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Author Topic: How to ask for a letter of rec?  (Read 10085 times)

Anti_Ivy

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Re: How to ask for a letter of rec?
« Reply #10 on: March 19, 2004, 10:58:54 AM »
I think that there is a lot of good advice to be found in the above posts.  1L2004 mentioned some items that I hadn't considered offering my recommender's.  I will apply to law school either this fall, or, for sure, the next fall.  I will get at least three LOR's for all of my law school apps.  However, I will apply to Yale and, as I am just 'average,' I will send more recommendations than the two required.  I have some good extracurricular, essays, etc, but the LOR's could give me an extra push.  I can get some okay LOR's from almost every professor I have had.  I don't think it could hurt to have a few extra people say I have potential, am a hard-worker, etc., but I want to make sure. 

With the info I provided above, I would like to ask a question to be answered by anyone who thinks that s/he has some insight to offer.  Would it hurt me to have five (or more) LOR's (sent directly to Yale) from prof's who know only the info I'd provide and the grade they gave me?  I just want to know if Yale would frown upon extra LOR's from prof's who do not have personal relationships with me.  I really don’t think the school’s admissions officers would (frown upon extra LOR's), since most people don’t have a close relationship with every recommender.

Also, my primary recommender's will be people I have interned for (two: one a judge, the other a defense attorney) and a political science/law professor/pre-law advisor at my school whom I have come to pester (in an innocent, friendly manner).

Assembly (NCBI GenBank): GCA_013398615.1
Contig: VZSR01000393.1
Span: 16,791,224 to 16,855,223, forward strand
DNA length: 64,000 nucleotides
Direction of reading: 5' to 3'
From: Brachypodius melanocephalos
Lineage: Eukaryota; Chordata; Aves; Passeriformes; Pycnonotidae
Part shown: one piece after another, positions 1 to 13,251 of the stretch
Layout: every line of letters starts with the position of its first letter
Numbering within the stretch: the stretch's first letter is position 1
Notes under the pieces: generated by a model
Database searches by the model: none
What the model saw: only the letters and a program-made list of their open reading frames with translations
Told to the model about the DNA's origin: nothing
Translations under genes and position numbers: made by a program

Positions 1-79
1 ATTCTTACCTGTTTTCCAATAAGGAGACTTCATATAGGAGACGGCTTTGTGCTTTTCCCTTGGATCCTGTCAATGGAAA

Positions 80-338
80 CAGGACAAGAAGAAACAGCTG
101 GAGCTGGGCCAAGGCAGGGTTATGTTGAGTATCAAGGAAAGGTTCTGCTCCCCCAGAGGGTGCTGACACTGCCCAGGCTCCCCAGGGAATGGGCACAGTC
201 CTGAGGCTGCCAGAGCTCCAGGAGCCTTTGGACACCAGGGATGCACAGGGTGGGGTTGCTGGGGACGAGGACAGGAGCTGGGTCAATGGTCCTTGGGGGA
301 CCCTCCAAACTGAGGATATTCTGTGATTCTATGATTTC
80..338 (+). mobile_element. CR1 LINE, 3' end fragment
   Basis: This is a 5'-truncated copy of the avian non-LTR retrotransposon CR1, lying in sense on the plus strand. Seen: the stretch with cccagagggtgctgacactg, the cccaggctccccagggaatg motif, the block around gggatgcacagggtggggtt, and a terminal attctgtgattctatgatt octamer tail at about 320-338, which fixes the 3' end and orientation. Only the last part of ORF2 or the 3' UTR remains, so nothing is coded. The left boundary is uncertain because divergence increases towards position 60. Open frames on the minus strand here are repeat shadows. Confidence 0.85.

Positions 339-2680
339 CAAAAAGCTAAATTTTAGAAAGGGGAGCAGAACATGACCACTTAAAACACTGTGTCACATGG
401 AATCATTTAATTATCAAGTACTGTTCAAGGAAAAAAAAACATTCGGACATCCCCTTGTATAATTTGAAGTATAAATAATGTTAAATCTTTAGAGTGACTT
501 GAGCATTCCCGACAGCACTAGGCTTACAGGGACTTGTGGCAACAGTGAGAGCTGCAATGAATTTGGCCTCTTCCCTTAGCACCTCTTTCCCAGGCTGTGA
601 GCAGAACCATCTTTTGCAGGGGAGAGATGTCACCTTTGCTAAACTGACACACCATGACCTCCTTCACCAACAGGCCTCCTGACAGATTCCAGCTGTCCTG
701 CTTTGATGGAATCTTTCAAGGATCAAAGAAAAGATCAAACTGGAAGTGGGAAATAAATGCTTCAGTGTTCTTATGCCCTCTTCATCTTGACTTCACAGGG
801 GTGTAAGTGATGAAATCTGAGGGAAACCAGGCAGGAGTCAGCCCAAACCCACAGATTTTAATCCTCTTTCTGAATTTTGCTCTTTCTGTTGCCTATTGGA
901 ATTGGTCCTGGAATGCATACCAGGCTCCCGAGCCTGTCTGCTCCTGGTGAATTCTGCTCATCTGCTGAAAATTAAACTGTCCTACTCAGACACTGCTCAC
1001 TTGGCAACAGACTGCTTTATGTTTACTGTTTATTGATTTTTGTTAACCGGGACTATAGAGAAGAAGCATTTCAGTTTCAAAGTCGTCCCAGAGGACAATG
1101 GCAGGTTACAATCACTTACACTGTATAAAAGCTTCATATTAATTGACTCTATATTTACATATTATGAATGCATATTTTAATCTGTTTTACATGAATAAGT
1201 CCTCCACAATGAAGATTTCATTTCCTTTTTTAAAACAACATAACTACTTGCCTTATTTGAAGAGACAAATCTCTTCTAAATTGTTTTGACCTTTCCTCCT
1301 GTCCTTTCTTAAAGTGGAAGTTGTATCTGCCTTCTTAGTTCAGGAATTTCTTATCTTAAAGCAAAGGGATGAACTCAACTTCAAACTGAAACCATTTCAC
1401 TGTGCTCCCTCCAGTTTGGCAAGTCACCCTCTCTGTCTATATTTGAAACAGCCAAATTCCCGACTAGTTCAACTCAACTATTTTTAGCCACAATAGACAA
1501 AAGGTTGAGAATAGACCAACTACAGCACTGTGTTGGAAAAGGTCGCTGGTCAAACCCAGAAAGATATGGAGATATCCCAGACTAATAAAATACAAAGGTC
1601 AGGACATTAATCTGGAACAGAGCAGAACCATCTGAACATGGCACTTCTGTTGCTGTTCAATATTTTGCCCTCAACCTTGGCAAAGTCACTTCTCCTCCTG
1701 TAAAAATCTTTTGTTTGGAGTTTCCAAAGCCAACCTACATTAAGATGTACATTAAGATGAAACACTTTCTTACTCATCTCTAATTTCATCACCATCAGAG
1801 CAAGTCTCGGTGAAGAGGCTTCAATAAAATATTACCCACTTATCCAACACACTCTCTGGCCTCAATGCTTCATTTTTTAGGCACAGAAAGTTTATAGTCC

Enzyme

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Re: How to ask for a letter of rec?
« Reply #11 on: March 19, 2004, 11:26:15 AM »
Anti_Ivy,

I have read somewhere that you shouldnt send more than is aksed for. You may want to ask around, but think about it, if you have five general recommendations, how much will that show your talents that just doing the required two from good people. Maybe more recs can help, but I am positive that I read in a book like Law School Confidential or something not to send more than is asked (sorry cant remember the book, have read/skimmed too many)

Good luck

I think that there is a lot of good advice to be found in the above posts.  1L2004 mentioned some items that I hadn't considered offering my recommender's.  I will apply to law school either this fall, or, for sure, the next fall.  I will get at least three LOR's for all of my law school apps.  However, I will apply to Yale and, as I am just 'average,' I will send more recommendations than the two required.  I have some good extracurricular, essays, etc, but the LOR's could give me an extra push.  I can get some okay LOR's from almost every professor I have had.  I don't think it could hurt to have a few extra people say I have potential, am a hard-worker, etc., but I want to make sure.